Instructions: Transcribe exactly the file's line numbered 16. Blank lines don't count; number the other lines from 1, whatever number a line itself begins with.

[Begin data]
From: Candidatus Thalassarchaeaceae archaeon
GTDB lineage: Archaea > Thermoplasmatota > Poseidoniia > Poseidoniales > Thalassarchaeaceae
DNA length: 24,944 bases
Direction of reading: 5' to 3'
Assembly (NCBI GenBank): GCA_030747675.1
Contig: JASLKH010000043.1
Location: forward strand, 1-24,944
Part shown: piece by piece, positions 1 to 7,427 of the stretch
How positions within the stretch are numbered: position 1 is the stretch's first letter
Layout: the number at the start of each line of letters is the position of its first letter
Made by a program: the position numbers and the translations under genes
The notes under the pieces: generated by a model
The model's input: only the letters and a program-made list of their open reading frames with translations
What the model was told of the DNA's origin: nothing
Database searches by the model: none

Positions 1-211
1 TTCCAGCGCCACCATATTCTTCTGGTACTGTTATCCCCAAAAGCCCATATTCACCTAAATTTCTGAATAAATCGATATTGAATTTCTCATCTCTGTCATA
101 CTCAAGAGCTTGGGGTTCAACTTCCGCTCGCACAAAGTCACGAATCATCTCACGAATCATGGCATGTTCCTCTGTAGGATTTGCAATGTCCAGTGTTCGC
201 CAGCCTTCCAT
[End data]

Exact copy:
Positions 1-211